Who says cartoonists should only make their readers laugh? Certainly not Jerry Craft, drug creator of the Mama’s Boyz comic strip which is featured weekly in Urban Views. Since creating Mama’s Boyz in September 1990, for sale Craft has used the comic strip as a vehicle to teach readers about serious issues such as AIDS, pharm childhood obesity and teen pregnancy. Craft has also illustrated books and board games that teach history, learning skills and self esteem.
Explaining his approach to the Mama’s Boyz comic strip, Craft says, “I grew up in an era of Fat Albert and the Cosby Kids and Schoolhouse Rock and all that. It seems like back in the day, they used any opportunity they could to teach kids something…I don’t know that when you watched Fat Albert you knew you were learning. It was like, ‘Learning’s cool!’ That’s what I like to do with my Mama’s Boyz comic strip.”
Born in the Washington Heights section of New York City, Craft grew up with two parents in the home but most of his friends did not. He created Mama’s Boyz as a way to honor the strength of single moms and as a revision of the first comic strip he ever sold. The comic strip characters include Pauline Porter and her two teenage sons, Tyrell and Yusuf. They are official spokescharacters of the American Diabetes Association’s African-American Program. The cartoon has been distributed by King Features Syndicate to over 1500 newspapers around the world since 1995.
Craft has also illustrated three board games which are sure to catch the interest of anyone in search of gifts that expose kids to cultural history and offer them a sense of their potential. There is one called “My First Matching Game” that is a memory game about African Americans for children ages 3 and up. There is also a game called “I Can Do Anything” that teaches youth about careers and one called “The Black Heritage Trivia Game.”
Craft has illustrated 7 children’s books. One of them is “My Hair is Curly,” a book written by Sabrina Carter which tells the story of 4 year old Taylor who learns to embrace herself as unique and special. “Looking to the Clouds for Daddy” is written by Margo Candelario and based on her three daughters’ memories of their father who passed away. “Mama’s Boyz: The Big Picture” is written by Craft and is the story of 16 year old Yusuf who is visited by 4 phantoms who show him the consequences of his decisions related to health, fashion, family and education. Other titles include “A is for Anacostia” by Dr. Courtney Davis, “Please Won’t You Listen to Me” by Sabrina Carter, “Please Don’t Yell at We” by Sabrina Carter and “Hillary’s Big Business Adventure” by Lori Nelson.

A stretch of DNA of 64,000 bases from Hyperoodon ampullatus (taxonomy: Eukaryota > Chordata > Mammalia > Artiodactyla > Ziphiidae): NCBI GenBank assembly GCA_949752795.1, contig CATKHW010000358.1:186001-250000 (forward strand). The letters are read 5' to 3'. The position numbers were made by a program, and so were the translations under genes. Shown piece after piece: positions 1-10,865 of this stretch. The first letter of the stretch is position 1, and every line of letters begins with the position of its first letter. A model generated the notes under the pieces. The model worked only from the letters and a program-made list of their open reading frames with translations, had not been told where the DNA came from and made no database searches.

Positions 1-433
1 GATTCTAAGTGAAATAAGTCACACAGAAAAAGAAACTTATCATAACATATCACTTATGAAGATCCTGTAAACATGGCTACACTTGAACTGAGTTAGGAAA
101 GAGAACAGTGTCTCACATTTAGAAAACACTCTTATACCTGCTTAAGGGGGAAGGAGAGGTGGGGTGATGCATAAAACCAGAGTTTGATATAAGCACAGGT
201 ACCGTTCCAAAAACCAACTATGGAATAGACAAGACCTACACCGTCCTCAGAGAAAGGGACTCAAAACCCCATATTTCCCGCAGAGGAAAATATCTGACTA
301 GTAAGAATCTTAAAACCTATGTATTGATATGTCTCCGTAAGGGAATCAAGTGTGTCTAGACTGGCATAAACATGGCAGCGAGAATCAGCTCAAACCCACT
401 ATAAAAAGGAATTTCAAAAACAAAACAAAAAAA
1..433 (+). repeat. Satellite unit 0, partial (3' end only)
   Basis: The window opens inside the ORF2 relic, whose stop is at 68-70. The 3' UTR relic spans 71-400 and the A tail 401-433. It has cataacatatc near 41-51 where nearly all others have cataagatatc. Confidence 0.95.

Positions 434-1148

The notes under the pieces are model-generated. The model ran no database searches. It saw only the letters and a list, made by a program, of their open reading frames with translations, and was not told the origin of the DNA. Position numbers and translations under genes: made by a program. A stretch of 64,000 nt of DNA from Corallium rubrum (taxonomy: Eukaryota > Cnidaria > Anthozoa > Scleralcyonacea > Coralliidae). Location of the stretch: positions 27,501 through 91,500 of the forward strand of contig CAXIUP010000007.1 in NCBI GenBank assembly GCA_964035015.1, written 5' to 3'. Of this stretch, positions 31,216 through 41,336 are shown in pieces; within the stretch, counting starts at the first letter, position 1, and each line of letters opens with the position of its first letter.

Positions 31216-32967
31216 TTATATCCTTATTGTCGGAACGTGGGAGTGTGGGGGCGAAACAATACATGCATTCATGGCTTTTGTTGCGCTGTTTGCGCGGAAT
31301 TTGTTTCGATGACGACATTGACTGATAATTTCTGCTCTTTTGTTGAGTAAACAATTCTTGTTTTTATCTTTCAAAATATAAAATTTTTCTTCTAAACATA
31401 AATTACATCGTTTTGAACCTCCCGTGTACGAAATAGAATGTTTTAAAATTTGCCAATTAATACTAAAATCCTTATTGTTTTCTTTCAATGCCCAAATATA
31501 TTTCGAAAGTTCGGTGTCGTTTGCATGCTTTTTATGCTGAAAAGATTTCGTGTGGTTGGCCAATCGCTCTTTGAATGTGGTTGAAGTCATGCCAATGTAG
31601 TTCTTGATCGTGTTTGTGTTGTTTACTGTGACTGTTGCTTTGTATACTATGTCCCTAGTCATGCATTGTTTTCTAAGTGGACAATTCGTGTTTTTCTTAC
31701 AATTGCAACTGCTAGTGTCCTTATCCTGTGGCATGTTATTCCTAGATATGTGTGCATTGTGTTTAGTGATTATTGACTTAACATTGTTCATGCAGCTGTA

With his commitment to encouraging, educating and uplifting his readers, it is no wonder that Craft has received numerous honors. His first collection of comic strips, “Mama’s Boyz: As American as Sweet Potato Pie!” was named in “Great Books For African American Children.” His second collection of comic strips, “Mama’s Boyz: Home Schoolin’ – Because Learning Shouldn’t Stop at 3 O’Clock,” was endorsed by both Teachers Against Prejudice and Comics in the Classroom. He has received two African American Literary Awards Show Open Book Awards for best comic strip (2009 & 2004) and a “Conversation Starter” award from the DC Campaign to Prevent Teenage Pregnancy.
As one of very few syndicated African-American cartoonists in the country, Craft is succeeding in using his illustration skills to send a message that “learning’s cool.”
For more information on Jerry Craft and Mama’s Boyz, visit http://www.mamasboyz.com.